The first thing Lucy was aware of, was pain. A dull aching from every inch of her body, except perhaps one or two toes and fingers. She groaned, stopping mid-way as she realised even groaning was painful. She lay in a bed, and was acutely aware of bright lights all around her. The mattress felt like a board behind her back, and her pillow did little to cushion her head. She clenched a fist, and adjusted herself ever so slightly, wincing at the pain and the melody of creaks that emerged from the bed. She was exhausted, and she couldn’t remember why.
It took a further few minutes to work up the strength to open her eyes. Pale blue curtains hung around her bed, hiding a busy hospital ward. Lucy started to notice other sounds outside of her small space. She could hear people talking to her left, and the sound of wheels on a smooth floor somewhere out of a door. There were the sounds of people coughing, sneezing and groaning in pain. She frowned, trying to move her head to see either side of her, but it hurt too much. She took a short breath, and looked up at the ceiling. The last thing she could remember was being attacked by something in the dark, and then she could remember the face of a man above her, telling her something. She vaguely remembered saying something back to him, and feeling some sort of pressure on her chest.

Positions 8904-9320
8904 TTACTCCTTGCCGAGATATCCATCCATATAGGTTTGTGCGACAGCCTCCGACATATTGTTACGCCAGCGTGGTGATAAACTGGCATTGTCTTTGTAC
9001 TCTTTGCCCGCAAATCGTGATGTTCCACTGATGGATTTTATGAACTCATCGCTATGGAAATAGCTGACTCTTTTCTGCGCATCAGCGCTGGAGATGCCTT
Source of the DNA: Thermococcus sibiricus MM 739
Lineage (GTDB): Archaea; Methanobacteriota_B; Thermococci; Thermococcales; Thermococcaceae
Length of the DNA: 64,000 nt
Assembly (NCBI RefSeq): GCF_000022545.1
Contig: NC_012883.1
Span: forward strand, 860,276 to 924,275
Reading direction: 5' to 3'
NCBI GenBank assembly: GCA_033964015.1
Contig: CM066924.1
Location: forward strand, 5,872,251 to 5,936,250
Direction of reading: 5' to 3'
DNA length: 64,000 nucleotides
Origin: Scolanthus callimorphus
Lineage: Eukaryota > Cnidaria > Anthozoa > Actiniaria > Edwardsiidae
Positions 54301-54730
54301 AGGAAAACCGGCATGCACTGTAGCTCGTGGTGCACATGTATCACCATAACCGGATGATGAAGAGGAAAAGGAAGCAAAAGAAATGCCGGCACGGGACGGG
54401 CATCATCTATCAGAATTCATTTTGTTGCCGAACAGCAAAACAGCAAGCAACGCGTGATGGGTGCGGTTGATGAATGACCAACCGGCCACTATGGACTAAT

A headache nagged at the side of her skull, and she winced. Lucy shut her eyes again, letting herself yawn, before she fell back to sleep.
Lucy woke up sometime the next day, with the curtains pulled back and sunlight in her eyes. She raised a hand to shield her eyes, and glanced around wearily. The ward had five other beds, three of which were filled. She herself had one of the two beds closest to the windows. Tilting her head to the right, she could see a small bedside table, and the back of a chair facing the bed next to her. There was an old lady sitting in the chair, holding the hand of the patient beside her. She couldn’t make out the face of her roommate. If she looked to her left, she could see a chair right beside her, and the view out of a large window.